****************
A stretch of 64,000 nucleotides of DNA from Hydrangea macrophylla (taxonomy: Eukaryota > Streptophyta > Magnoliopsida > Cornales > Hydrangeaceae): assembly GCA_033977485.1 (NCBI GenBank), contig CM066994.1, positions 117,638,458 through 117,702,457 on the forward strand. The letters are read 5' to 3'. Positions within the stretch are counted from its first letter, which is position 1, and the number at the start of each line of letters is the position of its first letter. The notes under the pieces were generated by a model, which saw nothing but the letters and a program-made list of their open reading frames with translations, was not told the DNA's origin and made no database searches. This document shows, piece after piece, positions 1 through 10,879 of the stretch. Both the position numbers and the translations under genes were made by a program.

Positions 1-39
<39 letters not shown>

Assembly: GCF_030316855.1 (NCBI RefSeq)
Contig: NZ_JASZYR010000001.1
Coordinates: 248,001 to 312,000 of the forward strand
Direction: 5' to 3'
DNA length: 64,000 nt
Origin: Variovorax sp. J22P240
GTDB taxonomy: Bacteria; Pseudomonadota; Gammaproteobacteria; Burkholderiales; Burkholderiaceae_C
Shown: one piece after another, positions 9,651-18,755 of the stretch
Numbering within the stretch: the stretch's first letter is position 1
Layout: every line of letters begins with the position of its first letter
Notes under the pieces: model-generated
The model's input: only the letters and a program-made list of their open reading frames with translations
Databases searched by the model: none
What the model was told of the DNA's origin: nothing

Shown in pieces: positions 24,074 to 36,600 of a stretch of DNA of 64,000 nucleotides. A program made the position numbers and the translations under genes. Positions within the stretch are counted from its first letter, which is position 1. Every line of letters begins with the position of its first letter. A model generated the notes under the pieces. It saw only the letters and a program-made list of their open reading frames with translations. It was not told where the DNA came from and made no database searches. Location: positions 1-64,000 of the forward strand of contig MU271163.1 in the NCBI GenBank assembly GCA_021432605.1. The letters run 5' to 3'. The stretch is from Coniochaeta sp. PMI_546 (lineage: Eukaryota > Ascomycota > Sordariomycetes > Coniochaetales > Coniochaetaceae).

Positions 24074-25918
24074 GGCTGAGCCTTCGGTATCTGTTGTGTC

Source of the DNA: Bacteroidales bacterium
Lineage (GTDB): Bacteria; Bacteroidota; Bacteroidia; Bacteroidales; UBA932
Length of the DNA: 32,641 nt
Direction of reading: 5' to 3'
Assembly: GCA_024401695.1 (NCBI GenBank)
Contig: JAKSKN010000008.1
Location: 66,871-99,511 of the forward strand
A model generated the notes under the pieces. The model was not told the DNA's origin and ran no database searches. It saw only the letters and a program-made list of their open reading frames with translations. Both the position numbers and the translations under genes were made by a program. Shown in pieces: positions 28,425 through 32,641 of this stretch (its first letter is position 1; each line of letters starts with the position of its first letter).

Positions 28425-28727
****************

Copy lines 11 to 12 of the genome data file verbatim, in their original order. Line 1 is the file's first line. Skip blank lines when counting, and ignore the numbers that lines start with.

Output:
Shown: one piece after another, positions 9,651-18,755 of the stretch
Numbering within the stretch: the stretch's first letter is position 1